So here’s an idea: instead of surfing the web and encountering a series of pesky paywalls, how about buying a pass that instantly opens only the articles you want and allows for a nutritious reading diet from a variety of sources?
Longtime media watchers like myself could say that this has been attempted a number of times over the past two decades, with results ranging from total failure to very limited success.
However, this track record leaves 26-year-old entrepreneur Yehong Zhu undeterred.
Her fledgling startup, Zette, has both fresh features and a flair for what young adult consumers want, Zhu said, and that should make Zette’s approach a winner.
The product isn’t yet in beta (coming this fall), let alone a full launch. It is just beginning to compile a list of participating publishers and potential clients. But I’m always interested in new looks at this particular Rubik’s Cube for the news business.
Additionally, Zhu’s experience already includes starting a business (yes, at 19, à la Mark Zuckerberg, from her dorm room) and several laps as an advisor to venture capital investors both here and in China.
The Zette deal, as Zhu envisions the mature product, will be $9.99 per month for 30 items, although it will cost much less in beta. With a Google Chrome browser extension, the user encounters a paywall article, clicks a Zette button, and the story opens in its original format, including illustrations and ads.
As with Blendle and Scroll, you can store the item after purchase. You can also forward it to friends.
For the beta, Zhu is relying on users finding their way to what they want to read, rather than directing that with curation and recommendations, perhaps a future refinement. A mobile app will also be available later.
This underscores their vision of what is needed. Keep it functionally simple and fast, especially for a younger news audience; Frills could be a distraction. They decide to stay or continue in half a second and tend to be light readers.
If the product is simple, so is the technology behind it, Zhu said. Zette currently employs six people.
A plus for publishers will be access to this younger audience, along with traffic metrics showing which articles are most appealing to that demographic. However, they share sales with Zette, which of course will not be much at first.
Zhu has signed McClatchy and its 29 regional newspapers as publishing partners, as well as Forbes and Haaretz. She recognizes that Zette needs a lot more, and hopes to add high-profile, high-quality titles — both newspaper and magazine — in the coming months.
Zhu suggests that participating in Zette gives publishers a better chance of getting their material in front of potential subscribers. That makes sense to me. The industry’s growing fondness for hard paywalls – which now often include newspapers that outperform any “premium” content – is only generating frustration among website visitors. And how can readers be converted into subscribers without a taste of what they would buy?
Blendle, a Dutch import, stalled on US launch in 2016 due to lack of volume and retreated to Europe. Chartbeat co-founder Tony Haile spent years developing Scroll, which promised fast viewing and an ad-free format ahead of a 2020 launch. To say it was but growing too slowlyHaile sold Scroll to Twitter a little over a year later, where it was converted into a Twitter paid tier.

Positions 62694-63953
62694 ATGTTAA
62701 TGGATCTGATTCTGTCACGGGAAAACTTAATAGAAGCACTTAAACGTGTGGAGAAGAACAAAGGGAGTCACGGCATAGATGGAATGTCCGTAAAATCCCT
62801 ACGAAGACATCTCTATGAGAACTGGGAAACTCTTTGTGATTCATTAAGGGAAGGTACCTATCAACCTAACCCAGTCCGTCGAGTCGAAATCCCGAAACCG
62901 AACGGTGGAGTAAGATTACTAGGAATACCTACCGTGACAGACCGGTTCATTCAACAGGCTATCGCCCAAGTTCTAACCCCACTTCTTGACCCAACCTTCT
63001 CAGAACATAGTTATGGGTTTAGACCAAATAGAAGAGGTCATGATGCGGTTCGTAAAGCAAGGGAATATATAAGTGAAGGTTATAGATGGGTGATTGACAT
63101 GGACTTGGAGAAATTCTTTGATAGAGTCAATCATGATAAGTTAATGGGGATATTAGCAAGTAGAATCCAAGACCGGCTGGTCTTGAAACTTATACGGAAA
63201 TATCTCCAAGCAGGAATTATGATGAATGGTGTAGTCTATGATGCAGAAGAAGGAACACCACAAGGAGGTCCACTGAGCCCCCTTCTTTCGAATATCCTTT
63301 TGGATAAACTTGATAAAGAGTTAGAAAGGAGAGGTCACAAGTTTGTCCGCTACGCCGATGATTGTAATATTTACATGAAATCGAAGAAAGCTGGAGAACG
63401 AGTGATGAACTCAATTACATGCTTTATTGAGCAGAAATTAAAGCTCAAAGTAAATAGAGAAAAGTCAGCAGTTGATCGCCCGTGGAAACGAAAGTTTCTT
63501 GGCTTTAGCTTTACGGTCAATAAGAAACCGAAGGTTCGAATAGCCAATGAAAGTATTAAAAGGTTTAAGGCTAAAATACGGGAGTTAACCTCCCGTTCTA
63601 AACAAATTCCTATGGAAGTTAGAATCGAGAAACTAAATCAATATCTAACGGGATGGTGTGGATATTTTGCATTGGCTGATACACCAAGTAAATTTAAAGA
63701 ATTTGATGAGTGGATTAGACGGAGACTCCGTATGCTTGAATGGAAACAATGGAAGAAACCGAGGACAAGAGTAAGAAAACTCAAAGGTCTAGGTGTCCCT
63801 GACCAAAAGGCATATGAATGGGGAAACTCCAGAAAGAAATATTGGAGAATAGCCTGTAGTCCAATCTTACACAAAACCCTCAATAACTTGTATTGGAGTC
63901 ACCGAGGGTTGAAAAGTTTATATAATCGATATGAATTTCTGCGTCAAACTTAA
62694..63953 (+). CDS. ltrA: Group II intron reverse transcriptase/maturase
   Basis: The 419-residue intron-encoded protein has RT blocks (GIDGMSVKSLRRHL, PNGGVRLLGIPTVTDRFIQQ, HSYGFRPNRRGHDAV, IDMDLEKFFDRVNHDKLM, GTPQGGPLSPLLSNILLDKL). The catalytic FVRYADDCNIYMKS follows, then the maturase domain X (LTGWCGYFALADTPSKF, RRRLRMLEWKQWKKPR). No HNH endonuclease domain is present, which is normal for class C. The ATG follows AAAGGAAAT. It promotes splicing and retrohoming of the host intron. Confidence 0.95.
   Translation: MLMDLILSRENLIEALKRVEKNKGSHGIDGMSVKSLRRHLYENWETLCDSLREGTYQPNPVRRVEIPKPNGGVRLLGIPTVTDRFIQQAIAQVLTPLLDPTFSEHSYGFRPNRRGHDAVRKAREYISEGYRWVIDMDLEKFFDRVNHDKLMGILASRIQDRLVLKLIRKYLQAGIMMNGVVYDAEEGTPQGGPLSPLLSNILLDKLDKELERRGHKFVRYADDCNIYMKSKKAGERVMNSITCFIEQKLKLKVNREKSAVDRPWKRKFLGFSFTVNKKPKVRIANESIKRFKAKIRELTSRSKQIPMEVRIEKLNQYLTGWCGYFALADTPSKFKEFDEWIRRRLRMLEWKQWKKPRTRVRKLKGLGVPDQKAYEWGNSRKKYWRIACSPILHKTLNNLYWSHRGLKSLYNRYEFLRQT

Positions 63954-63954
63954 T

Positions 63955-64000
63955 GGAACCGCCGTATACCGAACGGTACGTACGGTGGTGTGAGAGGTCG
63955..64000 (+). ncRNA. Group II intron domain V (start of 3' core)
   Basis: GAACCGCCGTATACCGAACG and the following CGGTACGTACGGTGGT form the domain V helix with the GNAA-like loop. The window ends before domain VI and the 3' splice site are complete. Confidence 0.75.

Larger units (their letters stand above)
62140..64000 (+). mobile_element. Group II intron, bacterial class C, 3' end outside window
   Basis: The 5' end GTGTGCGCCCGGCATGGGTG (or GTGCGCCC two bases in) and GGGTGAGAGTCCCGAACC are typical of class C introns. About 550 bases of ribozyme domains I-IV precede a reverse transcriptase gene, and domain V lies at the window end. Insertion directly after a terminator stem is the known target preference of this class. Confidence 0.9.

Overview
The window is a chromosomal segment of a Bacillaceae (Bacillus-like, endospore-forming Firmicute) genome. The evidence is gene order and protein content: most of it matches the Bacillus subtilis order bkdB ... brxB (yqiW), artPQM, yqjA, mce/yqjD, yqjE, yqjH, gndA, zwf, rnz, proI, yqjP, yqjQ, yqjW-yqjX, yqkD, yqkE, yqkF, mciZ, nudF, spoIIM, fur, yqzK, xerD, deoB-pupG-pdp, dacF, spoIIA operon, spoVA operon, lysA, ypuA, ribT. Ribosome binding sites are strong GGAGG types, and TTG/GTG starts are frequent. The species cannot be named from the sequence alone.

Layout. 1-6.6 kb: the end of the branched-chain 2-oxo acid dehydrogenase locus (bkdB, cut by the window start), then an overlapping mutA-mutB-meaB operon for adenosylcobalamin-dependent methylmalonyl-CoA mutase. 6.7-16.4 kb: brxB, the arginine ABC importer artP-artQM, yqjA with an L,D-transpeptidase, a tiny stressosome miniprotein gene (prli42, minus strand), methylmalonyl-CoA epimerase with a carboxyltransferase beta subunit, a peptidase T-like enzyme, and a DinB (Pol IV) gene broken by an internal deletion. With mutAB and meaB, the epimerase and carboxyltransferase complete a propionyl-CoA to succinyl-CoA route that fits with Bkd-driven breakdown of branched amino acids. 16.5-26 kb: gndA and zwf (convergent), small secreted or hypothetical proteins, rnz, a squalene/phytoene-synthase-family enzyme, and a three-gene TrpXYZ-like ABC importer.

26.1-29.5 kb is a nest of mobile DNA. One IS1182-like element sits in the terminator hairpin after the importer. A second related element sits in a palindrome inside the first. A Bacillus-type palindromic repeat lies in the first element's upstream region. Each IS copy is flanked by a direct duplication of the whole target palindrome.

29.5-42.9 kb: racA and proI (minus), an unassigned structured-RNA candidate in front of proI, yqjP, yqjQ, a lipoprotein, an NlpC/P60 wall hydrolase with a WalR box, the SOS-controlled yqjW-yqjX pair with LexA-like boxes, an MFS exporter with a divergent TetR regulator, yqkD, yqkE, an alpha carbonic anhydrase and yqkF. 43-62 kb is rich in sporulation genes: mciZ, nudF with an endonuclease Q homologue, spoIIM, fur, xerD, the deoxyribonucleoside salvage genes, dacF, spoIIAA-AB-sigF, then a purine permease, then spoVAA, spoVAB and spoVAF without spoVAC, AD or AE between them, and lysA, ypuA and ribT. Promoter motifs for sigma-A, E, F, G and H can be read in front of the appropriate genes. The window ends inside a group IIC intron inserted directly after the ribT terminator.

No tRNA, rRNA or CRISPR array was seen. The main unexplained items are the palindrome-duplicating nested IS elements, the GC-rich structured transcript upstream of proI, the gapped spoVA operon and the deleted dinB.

Apple News+ is a much bigger competitor, Zhu said. Longer story, but Apple News+ has complexities for both publishers and users (who pay $9.99 per month) and seems to have few fans.
All of this seems to make Zette daunting about achieving greatness.
A fast career doesn’t guarantee success, but Zhu certainly has one. At 19, she started her first business in her Harvard dorm. Harvard Square Consulting, like Zette, had a simple premise — to coach aspiring applicants and their parents on how to get into elite colleges. The buses are chosen by their peers and the price point is much lower than similar established services for a market of more modest families.
“I thought about quitting to develop it,” she told me, “but I didn’t want to spend all my time managing people…so I was looking for something that would be scalable with software.” … That seemed like the way to make money by getting my ideas out into the world.”
As a student, she did an internship at VC firm Northern Light Venture Capital and continued to invest, essentially as a scout advising companies on promising ventures. That she knows this terrain is evident in her first $6 million in investors, including Halogen Ventures, a firm that backs women’s startups, and Hyphen Capital, which is looking for Asian-American entrepreneurs. She’s targeting another round of $6 million over the next two quarters.
By the way, why Zette? Zhu said it was a play on the venerable French Gazette/Italian Gazzetta and the Italian phrase “gazeta de la novita,” or “half a penny’s worth of news.”
A little over a decade ago, Google executive Marissa Mayer served as co-chair of a Knight Commission on the Information Needs of Communities in a Democracy. She was of the opinion at the time that the relevant unit of journalism in the future would be the article (or video), not just any publication.
That struck me as heresy. Surely the publisher’s standards and putting together a varied report still played a role in a user’s decision to even go there and pay later? However, Mayer was at least partially right — for years, most readers have come to a particular article through a social media recommendation or aggregator, not by scanning a homepage.
The jury has been over this for a very long time. Your own journalism mix-and-match festival – appealing in theory, practical in implementation? Zhu’s Zette should be another relevant experiment to clarify the question.